Educational Internship Program Book Study
By: Emma Erdman
This book has something to offer for anyone who picks it up. Brain Rules, by John Medina, is an instruction manual of sorts, offering advice on how to use your brain to it's fullest potential. Medina dissects the origins of the most important functions of the brain, and how it applies to the reader both as a scholar and human being. The book is divided into 12 topics, each containing an in depth explanation of the anatomic working of the topic, as well the psychological and behavioral effects produced by it. Medina’s book is a dynamic mixture of biology textbook information and psychological discussion. This book may seem like an easy read, but its ideas circle around your head in contemplation for hours afterwards. Each Brain Rule has a life lesson that will benefit you in school or the work place. In essence, it shows that the traditional school and work environments we have now work directly against our biological predispositions for learning and creating. Medina’s writing is logical and passionate, and will make you look at every situation, whether it’s in a classroom or out on the street, in a different way.
How This Applies To Me As a Learner
Many of the Brain Rules reference methods to enhance your learning. Exercise is essential for the brain to function well, which Medina explains dates back to humans living on the Serengeti. We are genetically programmed to keep moving, because back in prehistoric times, those who rested didn’t live very long. The same goes for creativity. In order to survive, humans were constantly forced to problem solve in life threatening situations. Now, students learn through rote-memorization. Our brains are built to learn through creation and hands on activity, not memorizing random facts and figures. In Brain Rule number 4, “Attention”, Medina explains that the brain remembers information better in a summarized form, or as he calls it, “gist”. If a student first knows the big ideas of a lesson, they will remember and comprehend the coming information better. The brain sorts things into categories, and the big ideas act as buckets for the smaller details to fall in to. The brain can’t remember information it doesn’t find meaning in, which he further details in Brain Rule 5, “Short Term Memory”. Rote memorization of information will never be translated into long-term memory unless the brain comprehends what it is trying to say. Also, in “Short Term Memory”, Medina analyses how the environment you learn the information in connects to your ability to retain it. It appears the two tie together, so much so that the being in a similar environment can trigger the recollection of the information. All of these tips help me recognize what I am doing wrong as a student, and how I can fix it.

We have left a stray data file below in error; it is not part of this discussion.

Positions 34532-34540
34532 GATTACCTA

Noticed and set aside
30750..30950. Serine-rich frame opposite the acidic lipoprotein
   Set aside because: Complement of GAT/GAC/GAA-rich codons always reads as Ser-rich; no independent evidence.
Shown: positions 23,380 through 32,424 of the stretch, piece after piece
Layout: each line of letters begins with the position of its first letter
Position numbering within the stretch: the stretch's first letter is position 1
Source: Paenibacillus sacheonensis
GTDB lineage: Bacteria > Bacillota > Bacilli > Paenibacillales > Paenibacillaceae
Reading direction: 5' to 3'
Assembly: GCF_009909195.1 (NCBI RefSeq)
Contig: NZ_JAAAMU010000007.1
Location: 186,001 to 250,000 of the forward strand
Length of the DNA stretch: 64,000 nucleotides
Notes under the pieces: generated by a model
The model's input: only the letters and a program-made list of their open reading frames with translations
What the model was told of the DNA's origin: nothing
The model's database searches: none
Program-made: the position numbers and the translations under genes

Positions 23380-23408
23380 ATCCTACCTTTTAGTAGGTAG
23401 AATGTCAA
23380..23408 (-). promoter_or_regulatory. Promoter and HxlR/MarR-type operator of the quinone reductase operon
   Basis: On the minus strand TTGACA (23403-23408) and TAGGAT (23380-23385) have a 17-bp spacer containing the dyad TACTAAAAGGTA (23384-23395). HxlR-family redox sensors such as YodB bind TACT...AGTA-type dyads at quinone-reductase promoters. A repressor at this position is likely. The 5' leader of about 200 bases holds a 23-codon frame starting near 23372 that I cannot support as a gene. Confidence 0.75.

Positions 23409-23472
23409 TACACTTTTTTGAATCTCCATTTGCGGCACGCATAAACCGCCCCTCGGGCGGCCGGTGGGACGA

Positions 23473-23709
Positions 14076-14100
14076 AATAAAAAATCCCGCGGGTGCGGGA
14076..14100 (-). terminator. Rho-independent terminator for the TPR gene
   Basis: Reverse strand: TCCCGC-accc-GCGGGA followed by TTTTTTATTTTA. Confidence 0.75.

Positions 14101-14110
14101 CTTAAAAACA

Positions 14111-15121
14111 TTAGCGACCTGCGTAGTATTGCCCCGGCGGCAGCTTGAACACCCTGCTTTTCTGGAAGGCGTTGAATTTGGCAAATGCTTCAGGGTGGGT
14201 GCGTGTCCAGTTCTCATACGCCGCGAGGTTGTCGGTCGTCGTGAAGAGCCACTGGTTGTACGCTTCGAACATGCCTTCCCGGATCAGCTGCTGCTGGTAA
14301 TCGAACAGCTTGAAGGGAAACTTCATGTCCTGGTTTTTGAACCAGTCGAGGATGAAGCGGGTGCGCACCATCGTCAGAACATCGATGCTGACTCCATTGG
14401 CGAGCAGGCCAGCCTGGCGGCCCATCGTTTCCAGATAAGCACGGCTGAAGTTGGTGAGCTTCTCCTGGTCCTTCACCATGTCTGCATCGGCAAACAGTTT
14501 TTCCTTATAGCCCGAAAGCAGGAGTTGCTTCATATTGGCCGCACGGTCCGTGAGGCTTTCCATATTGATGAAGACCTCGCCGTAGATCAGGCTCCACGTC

How I Can Use This As a Teacher
Questions I Had While Reading
Medina, John. Brain Rules: 12 Principles for Surviving and Thriving at Work, Home, and School. Seattle, WA: Pear, 2008. Print.
McKay, Sarah. "Brain Rules- Walking Book Club." Everyday Neuroscience for Brain Health & Wellness. N.p., n.d. Web. 17 Dec. 2015